The flows for this trip were on the low side of okay (837 CFS) and it showed once I got up there. Pretty much everything you can scout from the road (which lies quite a ways above the river). The last time I paddled the run, it was at 1200 CFS and everything was super clean. However, at this low flow, both ledge drops looked pretty manky. We headed up to the put in and discovered quite a bit of snow and downed trees. Reports indicated that the river was clear, but, given everything I was looking at, I anticipated a slow move down river, with lots of boat and foot scouting. Once we got on the river, we were met with beautiful opal green water and some nicley technical Class II+/III- boulder gardens.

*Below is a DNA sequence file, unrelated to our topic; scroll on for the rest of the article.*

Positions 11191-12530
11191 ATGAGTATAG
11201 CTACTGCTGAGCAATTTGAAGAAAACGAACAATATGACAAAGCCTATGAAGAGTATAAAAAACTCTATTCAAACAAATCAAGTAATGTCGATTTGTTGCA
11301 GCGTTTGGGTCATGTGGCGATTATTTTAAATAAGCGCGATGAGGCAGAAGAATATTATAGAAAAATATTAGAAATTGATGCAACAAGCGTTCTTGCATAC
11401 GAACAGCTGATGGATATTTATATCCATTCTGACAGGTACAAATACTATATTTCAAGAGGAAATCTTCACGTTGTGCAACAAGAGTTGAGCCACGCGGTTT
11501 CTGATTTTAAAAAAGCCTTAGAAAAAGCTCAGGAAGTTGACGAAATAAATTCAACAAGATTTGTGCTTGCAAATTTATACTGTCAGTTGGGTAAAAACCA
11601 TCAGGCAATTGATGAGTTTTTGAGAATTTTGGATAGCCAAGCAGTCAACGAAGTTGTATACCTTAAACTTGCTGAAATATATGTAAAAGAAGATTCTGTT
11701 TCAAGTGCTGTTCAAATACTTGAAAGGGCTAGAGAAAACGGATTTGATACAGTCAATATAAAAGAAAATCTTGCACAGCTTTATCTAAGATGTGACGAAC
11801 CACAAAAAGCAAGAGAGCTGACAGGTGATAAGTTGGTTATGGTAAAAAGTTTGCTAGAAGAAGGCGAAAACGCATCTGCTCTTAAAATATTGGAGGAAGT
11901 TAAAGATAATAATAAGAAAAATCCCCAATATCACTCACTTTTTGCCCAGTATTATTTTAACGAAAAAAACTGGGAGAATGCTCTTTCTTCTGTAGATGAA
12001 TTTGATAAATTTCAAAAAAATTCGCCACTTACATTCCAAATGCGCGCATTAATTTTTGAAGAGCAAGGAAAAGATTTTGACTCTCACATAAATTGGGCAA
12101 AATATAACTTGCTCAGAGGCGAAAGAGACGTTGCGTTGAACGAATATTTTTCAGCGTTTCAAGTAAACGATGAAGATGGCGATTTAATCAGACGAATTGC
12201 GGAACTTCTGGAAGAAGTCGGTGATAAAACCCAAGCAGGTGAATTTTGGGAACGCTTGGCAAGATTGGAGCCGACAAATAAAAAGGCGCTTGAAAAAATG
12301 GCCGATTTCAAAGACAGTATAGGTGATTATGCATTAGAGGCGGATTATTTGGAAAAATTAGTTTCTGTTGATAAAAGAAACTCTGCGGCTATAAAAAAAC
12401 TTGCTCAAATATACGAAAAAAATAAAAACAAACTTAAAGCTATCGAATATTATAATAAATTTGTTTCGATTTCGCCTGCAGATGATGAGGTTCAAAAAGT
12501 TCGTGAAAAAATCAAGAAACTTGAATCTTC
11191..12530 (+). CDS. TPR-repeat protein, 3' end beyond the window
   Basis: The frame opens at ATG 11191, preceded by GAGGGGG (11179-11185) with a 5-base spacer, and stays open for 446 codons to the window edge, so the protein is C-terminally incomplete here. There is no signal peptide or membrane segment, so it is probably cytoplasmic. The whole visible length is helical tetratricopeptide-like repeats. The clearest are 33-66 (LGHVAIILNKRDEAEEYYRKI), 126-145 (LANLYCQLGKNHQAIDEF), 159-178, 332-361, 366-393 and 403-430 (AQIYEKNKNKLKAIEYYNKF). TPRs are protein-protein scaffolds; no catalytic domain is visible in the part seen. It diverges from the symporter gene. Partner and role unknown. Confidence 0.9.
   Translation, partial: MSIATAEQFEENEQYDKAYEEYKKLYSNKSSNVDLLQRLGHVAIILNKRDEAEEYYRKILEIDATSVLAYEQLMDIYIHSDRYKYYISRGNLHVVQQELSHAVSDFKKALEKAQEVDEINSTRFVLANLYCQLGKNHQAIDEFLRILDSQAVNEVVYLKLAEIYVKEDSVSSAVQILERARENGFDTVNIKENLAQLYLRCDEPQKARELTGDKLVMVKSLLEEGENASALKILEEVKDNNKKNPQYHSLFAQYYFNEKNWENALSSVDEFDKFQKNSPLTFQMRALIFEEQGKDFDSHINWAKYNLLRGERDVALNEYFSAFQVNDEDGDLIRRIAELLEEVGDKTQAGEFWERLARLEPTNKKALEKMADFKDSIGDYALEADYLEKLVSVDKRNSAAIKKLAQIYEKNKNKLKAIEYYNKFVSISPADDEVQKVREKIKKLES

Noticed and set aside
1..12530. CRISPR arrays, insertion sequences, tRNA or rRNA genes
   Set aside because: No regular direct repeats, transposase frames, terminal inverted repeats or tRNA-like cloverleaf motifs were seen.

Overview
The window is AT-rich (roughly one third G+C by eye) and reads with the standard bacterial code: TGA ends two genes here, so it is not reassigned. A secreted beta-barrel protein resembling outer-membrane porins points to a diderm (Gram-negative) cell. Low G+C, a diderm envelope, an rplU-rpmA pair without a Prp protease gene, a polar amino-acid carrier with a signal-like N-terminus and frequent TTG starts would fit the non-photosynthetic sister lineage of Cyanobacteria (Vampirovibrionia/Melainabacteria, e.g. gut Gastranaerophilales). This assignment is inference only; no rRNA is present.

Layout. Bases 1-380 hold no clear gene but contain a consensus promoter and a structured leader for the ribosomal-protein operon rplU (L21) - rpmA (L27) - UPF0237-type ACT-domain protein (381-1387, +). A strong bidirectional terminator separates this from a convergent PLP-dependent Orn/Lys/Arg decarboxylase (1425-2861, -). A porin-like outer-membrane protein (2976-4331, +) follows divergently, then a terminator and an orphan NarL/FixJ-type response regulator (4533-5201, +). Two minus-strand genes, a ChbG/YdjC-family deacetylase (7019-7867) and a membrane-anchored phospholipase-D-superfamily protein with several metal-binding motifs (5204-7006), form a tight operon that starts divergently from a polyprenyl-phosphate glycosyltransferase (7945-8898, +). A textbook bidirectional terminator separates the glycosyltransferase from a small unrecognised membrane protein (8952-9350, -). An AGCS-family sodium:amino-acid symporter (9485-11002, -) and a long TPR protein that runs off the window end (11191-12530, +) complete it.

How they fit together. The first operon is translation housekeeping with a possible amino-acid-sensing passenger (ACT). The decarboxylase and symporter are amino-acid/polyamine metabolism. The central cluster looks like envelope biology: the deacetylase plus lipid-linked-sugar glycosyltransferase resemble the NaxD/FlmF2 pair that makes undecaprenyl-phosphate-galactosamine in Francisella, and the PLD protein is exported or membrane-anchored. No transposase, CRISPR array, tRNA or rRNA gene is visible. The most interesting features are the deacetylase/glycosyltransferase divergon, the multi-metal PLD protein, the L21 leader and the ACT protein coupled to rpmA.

We quickly approached the first significant horizon line, identified by a huge rock wall on river right. We could see the line from the road and we entered a sweet sweeping green tongue on the left of a large boulder... the river dropped maybe 6-7 feet and had a really nice pool below (though everything flowed straight into the rock wall, so you need to execute a bit of a "S" move coming down the tongue). Moving down river we approached the first ledge drop and go out on river right to scout it. Though there appeared to be a questionable line to the left of the main flake, I couldn't determine how rocky the landing zone was, so we opted for the 3 foot seal launch below. After this we paddled several other Class III boulder gardens and chute-style drops, most of which required boat scouting. The last ledge drop required a portage on river left, as the two main lines looked pretty questionable and, with only the two of us, the better side of caution indicated that it would be better to shoulder our boats. Just below this drop, however, was another excellent 6-7 foot drop, with a beautiful green tongue on river left... very good times for sure!